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Book review: Border Nation by Leah Cowan
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The now notorious conclusions of the Sewell Report on race relations in the UK are no doubt at odds with the experiences of many in this country, in particular migrant communities. Surprisingly, however, the report didn’t comment on Britain’s immigration system at all.
Leah Cowan’s Border Nation (Pluto Press) is a powerful and politically charged account of the racism of the immigration system, which stands as an alternative depiction of racism in Britain to the Sewell whitewash. Border Nation canvasses the ways in which geographic and invisible borders are enforced – by legislation, education, and the media – and examines how racism is a crucial tool for maintaining borders and the hostile environment in the UK.
Most readers of this blog will generally cross borders with relatively minor interference from the state. Having a passport allows us this privilege. But this account of borders, Cowan argues, doesn’t paint the true picture of how borders operate. If anything, by being a passport holder we are unable to see the real picture. For many who cross them, who have little or no choice but to cross, borders are violent and dangerous places.
In Cowan’s view, the traditional “passported” account of borders also doesn’t help us to understand the invisible borders of the hostile environment, restricting the rights and liberties of those already inside the UK. Unseen to those free of immigration control, breaching these internal borders by participating in social acts such as driving or working can lead to detention and removal.
Hostile environment – old and new
Much is said in Cowan’s book about the insidious nature of the hostile environment. She also shows us that these measures are not a new feature of immigration enforcement. Cowan explores how African-Caribbean communities of the Windrush generation, persuaded to leave for Britain to buoy up the country’s failing economy, arrived here to find abysmal rights for Black workers and heavily restricted access to the state and healthcare. These restrictions weren’t in place for their white colleagues and counterparts, and were only beaten by powerful community-led activism, such as in the Bristol Bus Boycott of 1963.
In the digital age, borders have become increasingly pernicious and invasive. People are targeted by border enforcement in various complicated and indirect ways. One example is right to rent checks, held lawful by the Court of Appeal, which make it a criminal offence for landlords to rent a home to someone with irregular immigration status. This duty, introduced under the 2014 Immigration Act, creates a powerful incentive to discriminate against communities of colour. Over 70 years on from the docking of the Empire Windrush, little has changed for migrant communities and borders continue to proliferate.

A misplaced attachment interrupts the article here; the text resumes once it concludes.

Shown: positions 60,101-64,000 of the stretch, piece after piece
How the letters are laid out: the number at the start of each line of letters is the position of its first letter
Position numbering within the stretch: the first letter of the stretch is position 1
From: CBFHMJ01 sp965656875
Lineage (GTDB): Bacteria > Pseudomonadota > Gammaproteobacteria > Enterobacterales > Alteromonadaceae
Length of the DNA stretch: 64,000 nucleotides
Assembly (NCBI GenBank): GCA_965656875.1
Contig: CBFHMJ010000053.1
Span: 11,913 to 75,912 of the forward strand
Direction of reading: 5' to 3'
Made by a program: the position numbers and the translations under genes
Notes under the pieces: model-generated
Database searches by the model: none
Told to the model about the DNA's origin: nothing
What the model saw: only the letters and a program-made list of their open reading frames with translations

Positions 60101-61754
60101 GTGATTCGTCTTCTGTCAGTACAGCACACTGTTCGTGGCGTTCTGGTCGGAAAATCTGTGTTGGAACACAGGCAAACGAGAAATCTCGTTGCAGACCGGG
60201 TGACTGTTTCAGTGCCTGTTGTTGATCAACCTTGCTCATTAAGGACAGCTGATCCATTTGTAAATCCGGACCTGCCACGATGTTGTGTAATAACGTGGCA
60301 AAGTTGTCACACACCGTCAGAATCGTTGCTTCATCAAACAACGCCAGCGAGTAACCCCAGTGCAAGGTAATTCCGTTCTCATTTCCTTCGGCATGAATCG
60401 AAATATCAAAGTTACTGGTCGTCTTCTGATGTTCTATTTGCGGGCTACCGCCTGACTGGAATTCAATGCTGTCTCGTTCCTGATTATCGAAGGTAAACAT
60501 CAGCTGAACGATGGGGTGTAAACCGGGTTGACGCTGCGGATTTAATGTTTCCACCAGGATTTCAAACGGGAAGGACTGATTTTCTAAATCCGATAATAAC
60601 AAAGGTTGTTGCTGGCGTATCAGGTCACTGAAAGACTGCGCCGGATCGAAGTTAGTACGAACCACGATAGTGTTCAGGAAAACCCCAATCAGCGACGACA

“Dehumanising” media coverage
Outside of the legal sphere, Cowan points to the complicity of the British media in maintaining borders. Many will remember the aggressive coverage of the 2015 refugee crisis in which refugees were dehumanised as “swarms” of migrants. Cowan argues that the same dehumanising impulse can be found in coverage of the Shamima Begum case. Begum, Cowan argues, would have been recognised as a victim of grooming under English criminal law. The majority of the media ignored this, presenting her as a dangerous extremist, supporting the government’s case to strip her of her British citizenship. Just as the dehumanising coverage in 2015 led to an EU-wide crackdown on “irregular immigration”, so does the Begum case justify stripping British citizens of their citizenship — a uniquely cruel form of punishment. Dehumanising migrants and communities of colour, then, is a crucial tool for maintaining the hostile environment.
Cowan also makes the powerful point that the British media establishment is largely made up of those who do not experience the sharp edge of borders, and yet are the first to dehumanise those most vulnerable to their effects, such as asylum seekers and refugees. Again, Cowan calls this out as a kind of privileged ignorance. For those rich enough to go abroad for travel and leisure, or move somewhere for new work, borders are something we are choosing to cross. For others, there is far less choice involved in leaving your home, your language, your community behind, possibly for good. Even for those ever-demonised “economic” migrants, the decision can never be easy.
Cowan ends by canvassing some of the ways in which borders have been resisted in recent years. She cites the 100 hunger strikers at Yarl’s Wood who in 2018 drew national attention to the removal centre’s conditions and the impact of indefinite immigration detention. She also points to the importance of grassroots and local activism. One example she gives is the Anti-Raids Network, whose local groups organise to disrupt and, where possible, fight off immigration raids. Resistance, Cowan says, is possible and often effective. Recent events in Glasgow bear this out.
More pragmatic (or cynical) folk may disagree with some of the methods of resistance, and possibly the notion of a borderless world. But in a sense, the solutions Cowan canvasses match the originality of those in power, who are constantly inventing new ways to make the lives of migrant communities in Britain less liveable. The government is thinking radically about this topic – why, Cowan asks, aren’t we?